Mazda is one of the few carmakers still believing in the potential of internal combustion engines, especially it's signature rotary engine. However, the Japanese company is also aware of the need to adapt to the changing market and regulatory environment, especially in Europe. That's why Mazda announced a massive investment of around 10.3 billion euros in its electrification by 2030.
But what does electrification mean for Mazda? And how will it affect its European customers? In an interview with Automotive News, Martijn ten Brink, the president and CEO of Mazda Motor Europe, shed some light on the company's plans and vision for the Old Continent.
According to ten Brink, Mazda has yet to set a fixed date for phasing out combustion engines in Europe. Instead, it will follow the new regulations planned by the EU from 2035, which would effectively ban new cars with internal combustion engines. Until then, Mazda will remain flexible and offer a range of options for different customer needs and preferences.
"We want to increase our share of electrification as much as possible, but ultimately it is up to the market to decide," ten Brink said. He added that estimating the market development in the next 18 months is difficult due to its volatility.
However, he gave rough estimates of what Mazda expects for its sales mix in Europe by 2030. He said battery electric vehicles (BEVs) could account for between 40 and 70 percent of Mazda sales in Europe by then. The rest would be made up of plug-in hybrids (PHEVs) and mild hybrids (MHEVs) or even the Mazda MX-5.
This is a more ambitious goal than what Mazda has set for itself globally. The company aims to achieve a 25 to 40 percent share of electrified vehicles worldwide by 2030. "Europe is clearly a leader in electrification," ten Brink explained.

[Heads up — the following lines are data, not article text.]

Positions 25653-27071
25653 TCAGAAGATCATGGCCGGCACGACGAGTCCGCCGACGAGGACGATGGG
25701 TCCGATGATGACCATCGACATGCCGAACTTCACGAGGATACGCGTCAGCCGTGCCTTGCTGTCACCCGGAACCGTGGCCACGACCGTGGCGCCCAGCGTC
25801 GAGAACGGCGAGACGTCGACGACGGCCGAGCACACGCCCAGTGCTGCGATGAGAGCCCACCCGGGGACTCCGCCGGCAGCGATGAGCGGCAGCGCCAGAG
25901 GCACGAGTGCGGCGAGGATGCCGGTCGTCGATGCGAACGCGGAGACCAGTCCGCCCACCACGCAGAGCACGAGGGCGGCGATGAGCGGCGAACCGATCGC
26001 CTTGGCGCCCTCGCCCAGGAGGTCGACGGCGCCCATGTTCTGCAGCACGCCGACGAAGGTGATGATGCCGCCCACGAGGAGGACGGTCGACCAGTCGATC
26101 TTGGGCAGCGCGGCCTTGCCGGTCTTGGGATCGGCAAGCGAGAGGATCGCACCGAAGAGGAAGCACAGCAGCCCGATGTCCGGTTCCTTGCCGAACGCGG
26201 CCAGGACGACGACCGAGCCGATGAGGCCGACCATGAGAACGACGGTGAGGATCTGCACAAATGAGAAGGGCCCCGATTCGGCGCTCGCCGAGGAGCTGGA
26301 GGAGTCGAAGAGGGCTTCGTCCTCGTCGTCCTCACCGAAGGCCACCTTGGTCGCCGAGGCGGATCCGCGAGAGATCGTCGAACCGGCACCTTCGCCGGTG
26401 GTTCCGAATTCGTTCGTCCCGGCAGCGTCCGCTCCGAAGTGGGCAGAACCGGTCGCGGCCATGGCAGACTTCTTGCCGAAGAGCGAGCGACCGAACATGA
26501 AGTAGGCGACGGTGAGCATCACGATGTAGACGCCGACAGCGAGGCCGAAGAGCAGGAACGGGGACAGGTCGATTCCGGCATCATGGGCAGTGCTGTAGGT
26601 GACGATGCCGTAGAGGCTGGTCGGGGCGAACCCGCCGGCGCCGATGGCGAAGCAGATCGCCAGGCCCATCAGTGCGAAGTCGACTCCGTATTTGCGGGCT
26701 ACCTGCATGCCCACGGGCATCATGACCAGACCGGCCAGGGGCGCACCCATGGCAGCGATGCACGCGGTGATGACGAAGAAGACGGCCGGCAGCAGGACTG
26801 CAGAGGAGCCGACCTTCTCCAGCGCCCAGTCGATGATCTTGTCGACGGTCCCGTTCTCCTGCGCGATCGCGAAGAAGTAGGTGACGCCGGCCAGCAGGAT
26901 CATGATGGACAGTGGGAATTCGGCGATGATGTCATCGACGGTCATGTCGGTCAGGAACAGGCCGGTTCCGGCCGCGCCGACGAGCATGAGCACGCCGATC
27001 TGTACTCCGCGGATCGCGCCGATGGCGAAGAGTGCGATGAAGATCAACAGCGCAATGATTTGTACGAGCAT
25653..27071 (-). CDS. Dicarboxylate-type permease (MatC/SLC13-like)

Currently, Mazda only has one BEV model in its portfolio: the MX-30. The compact crossover SUV has received mixed reviews due to its relatively high price and low range of 200 kilometers on a single charge. Ten Brink admitted that sales have been low so far, but he expects them to increase to around 10,000 units this year.
He also revealed that Mazda will launch two new PHEV models this year: an updated version of the Mazda MX-30 with an additional petrol rotary engine as a range extender and a new Mazda CX-60 midsize SUV. Together with the MHEV versions of other models such as the Mazda CX-30, Mazda CX-5, Mazda3 and Mazda6, ten Brink expects PHEVs and MHEVs to reach around 50,000 sales this year.
The rotary engine range extender is one of the most interesting features of Mazda's electrification strategy. It uses a small Wankel engine as a generator that charges the battery when needed, extending the driving range without compromising on performance or emissions. Ten Brink said that this technology could appeal to customers who want more flexibility and convenience than pure BEVs can offer.
However, he also said that it is still being determined whether this technology will be applied to other models besides the Mazda MX-30. He said that it depends on customer feedback and demand. He also pointed out that the MX-30's flexible platform could be a basis for other electric or hybrid models in different segments.
Mazda's European electrification strategy is based on two main principles: flexibility and customer orientation. The company wants to offer various options for different needs and tastes while complying with regulatory requirements. By doing so, it hopes to maintain its distinctive identity as a carmaker that values driving pleasure, innovation, and quality.